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Learning new words
Your 18-month-old will be starting to put two words together, and this is the start of sentence building . Want to help your toddler learn a whole new bunch of words? Get pointing! Research shows that children with parents who gesture more have larger vocabularies.
Point to objects: Pointing to an object you're referring to, or holding it up to show her while you're talking about it, can help her learn its name.
Mime an action: Pantomiming actions while you're talking about them can help your toddler understand what verbs mean. Unlike nouns, verbs aren't always present and touchable – a 'jump' is only here for the split second you're doing it – so they're harder to learn.
Gesture as you read: Gesturing toward pictures in a book can help your toddler understand how the words she's hearing relate to things she's seeing. Pointing to a character while you say its name, or pantomiming actions with your fingers as they happen, will help her understand the story and learn the words.
Embrace incy wincy: Sing songs to your baby that include gestures, whether they involve bus wheels, or knees and toes.
Act out a message: The next time you find yourself telling your little one something you'd really like her to remember – for example, not eating the dog's biscuits – don't merely rely on your words to get the message across. As you talk, push the bowl away with your hands and grimace. And maybe, just maybe, she won't do the same thing tomorrow!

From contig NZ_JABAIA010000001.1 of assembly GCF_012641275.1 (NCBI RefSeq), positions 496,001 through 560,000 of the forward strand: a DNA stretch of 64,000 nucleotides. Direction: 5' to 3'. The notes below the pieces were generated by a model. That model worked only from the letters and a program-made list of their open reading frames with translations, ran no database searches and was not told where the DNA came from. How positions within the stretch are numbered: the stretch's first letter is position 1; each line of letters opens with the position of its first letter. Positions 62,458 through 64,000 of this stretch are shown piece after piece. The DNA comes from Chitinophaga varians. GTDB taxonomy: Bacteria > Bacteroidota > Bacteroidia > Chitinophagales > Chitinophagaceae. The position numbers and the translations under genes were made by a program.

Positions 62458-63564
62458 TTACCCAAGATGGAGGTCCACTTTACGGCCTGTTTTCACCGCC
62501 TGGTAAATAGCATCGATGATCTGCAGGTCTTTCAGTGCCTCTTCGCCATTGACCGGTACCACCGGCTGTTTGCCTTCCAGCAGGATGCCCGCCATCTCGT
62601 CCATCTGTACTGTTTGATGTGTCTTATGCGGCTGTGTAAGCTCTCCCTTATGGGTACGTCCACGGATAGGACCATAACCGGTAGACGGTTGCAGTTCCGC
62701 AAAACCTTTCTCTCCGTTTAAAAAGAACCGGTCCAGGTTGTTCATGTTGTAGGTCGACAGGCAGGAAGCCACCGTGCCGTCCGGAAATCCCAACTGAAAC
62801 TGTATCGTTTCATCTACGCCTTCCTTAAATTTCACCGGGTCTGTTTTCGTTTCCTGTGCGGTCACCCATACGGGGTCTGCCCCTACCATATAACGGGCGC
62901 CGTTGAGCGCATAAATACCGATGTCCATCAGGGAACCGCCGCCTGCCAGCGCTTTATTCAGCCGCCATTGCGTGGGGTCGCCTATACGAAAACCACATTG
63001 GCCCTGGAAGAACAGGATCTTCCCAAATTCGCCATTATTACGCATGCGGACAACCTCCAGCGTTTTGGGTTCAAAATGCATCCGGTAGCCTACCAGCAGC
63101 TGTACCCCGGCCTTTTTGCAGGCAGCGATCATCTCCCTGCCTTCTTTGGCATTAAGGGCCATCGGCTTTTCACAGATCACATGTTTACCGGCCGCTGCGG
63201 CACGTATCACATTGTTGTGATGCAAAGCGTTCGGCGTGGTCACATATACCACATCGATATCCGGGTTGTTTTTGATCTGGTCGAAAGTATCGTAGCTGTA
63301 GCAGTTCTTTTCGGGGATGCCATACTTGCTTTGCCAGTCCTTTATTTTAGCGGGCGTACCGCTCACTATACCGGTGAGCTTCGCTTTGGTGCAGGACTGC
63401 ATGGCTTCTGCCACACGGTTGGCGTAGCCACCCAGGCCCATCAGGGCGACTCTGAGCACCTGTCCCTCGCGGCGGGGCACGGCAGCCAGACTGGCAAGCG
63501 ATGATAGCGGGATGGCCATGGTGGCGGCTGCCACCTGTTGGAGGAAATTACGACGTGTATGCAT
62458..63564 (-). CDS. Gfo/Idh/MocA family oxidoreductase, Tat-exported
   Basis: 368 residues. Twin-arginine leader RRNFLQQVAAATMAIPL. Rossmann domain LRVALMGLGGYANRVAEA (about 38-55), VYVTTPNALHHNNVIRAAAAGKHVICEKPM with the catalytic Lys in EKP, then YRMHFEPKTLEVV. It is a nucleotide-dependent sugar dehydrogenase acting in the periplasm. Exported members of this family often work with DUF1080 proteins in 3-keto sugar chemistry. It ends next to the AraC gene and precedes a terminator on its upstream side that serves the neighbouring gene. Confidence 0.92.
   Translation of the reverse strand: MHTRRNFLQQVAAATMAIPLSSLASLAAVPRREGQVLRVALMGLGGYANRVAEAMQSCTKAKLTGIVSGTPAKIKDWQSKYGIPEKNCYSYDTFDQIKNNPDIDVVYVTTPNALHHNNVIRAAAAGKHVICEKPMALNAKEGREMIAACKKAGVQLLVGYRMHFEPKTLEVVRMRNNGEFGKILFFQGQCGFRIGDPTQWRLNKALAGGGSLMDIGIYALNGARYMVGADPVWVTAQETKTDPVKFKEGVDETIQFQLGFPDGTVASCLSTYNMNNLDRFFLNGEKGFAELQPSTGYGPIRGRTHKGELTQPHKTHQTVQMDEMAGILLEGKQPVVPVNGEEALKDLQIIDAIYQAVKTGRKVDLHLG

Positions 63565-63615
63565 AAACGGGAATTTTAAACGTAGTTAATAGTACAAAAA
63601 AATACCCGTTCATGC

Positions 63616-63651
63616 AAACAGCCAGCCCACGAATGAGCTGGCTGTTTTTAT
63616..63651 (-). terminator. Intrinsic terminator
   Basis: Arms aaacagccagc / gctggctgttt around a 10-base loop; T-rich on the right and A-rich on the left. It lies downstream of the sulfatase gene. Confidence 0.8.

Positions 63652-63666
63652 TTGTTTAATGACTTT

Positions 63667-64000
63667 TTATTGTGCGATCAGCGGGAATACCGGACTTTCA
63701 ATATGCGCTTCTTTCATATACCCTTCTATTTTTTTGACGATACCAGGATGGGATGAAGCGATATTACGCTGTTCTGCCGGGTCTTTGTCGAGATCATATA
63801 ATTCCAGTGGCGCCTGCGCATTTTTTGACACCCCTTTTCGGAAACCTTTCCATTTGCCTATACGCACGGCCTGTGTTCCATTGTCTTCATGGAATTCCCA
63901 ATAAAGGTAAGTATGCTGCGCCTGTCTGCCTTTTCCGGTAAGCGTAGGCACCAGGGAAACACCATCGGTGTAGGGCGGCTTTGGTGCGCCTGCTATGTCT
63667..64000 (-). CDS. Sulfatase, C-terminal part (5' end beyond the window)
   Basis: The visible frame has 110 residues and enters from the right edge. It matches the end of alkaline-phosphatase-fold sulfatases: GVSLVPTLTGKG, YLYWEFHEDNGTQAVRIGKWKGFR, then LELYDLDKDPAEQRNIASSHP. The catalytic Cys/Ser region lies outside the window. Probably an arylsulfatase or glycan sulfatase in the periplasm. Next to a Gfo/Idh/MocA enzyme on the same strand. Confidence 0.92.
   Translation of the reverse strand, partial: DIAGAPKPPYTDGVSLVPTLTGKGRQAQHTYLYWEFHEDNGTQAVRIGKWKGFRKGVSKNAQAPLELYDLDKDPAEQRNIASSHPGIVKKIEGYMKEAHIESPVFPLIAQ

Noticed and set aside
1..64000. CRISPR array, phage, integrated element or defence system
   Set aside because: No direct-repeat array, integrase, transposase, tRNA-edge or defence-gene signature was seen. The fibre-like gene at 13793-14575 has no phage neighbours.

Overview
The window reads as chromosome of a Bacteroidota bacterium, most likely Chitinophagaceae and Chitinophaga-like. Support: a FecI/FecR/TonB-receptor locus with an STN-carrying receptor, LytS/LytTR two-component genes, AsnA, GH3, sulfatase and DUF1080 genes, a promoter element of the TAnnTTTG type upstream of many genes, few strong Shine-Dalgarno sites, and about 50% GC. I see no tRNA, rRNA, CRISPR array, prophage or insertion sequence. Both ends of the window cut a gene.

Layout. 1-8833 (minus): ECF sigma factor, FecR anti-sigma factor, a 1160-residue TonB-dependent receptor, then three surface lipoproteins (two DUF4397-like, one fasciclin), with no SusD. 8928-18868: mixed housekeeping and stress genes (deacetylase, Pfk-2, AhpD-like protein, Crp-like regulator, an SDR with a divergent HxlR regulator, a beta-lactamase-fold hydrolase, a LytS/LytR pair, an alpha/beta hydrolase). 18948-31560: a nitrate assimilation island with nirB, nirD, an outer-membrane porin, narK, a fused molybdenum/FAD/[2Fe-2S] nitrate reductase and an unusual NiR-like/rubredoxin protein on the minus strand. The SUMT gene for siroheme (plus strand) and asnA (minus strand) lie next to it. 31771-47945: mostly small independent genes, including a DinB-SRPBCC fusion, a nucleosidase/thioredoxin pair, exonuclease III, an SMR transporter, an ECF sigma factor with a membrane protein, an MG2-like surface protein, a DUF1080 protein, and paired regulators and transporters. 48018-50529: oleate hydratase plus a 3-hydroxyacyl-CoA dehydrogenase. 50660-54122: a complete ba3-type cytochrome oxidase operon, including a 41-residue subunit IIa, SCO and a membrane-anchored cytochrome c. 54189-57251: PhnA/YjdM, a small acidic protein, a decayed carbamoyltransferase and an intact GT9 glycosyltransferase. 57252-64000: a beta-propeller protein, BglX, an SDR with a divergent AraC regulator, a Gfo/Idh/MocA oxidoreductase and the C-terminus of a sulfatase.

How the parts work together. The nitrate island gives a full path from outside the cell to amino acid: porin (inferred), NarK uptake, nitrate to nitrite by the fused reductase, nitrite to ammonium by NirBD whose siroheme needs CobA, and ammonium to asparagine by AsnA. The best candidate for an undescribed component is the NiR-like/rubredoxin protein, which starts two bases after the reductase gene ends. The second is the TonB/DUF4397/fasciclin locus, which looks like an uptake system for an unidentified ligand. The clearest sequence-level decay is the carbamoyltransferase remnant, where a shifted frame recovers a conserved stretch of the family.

Pointing to objects can help your child learn what they are called. (Image: Getty Images)
Most tots love to look at themselves in the mirror and by around 18 months, she'll start to understand that the reflection is herself. To test this, try putting a dab of lipstick on her forehead. If she touches the spot on the mirror, chances are she doesn't understand the reflection is her. But if she touches her own forehead, she does.
You can have lots of fun while helping your toddler to reach this understanding. Stand with her in front of a mirror and touch your nose, then ask her to do the same. This gives her a distinction between her nose and Mummy's nose, and develops that sense of self.
If your child can entertain herself for 10 minutes or more, she's playing independently. This usually happens around 18-24 months. Support this skill by providing your toddler with toys that encourage her to use her imagination, such as wooden blocks. And don't think you have to leave your child alone for her to be playing independently.
A little one will happily play by herself sooner if you are in the same room. Be interested in her game and chat about what she's doing even though you are focused on another task. This allows you to check that she's playing safely.
By 18 months, you should have moved from 'brushing' their teeth using your finger and a pea-sized blob of kids' toothpaste to using a baby toothbrush and paste. Some toddlers will attempt to brush their own teeth but it's still a good idea have a turn after them – supervised brushing is recommended to the age of 7. Remember to brush after the last drink of the day, as milk contains natural sugars that will sit on their teeth all night.
It can take up to three years to get the full complement of 20 baby teeth, culminating with cutting their second molars and possibly a visit to the dentist.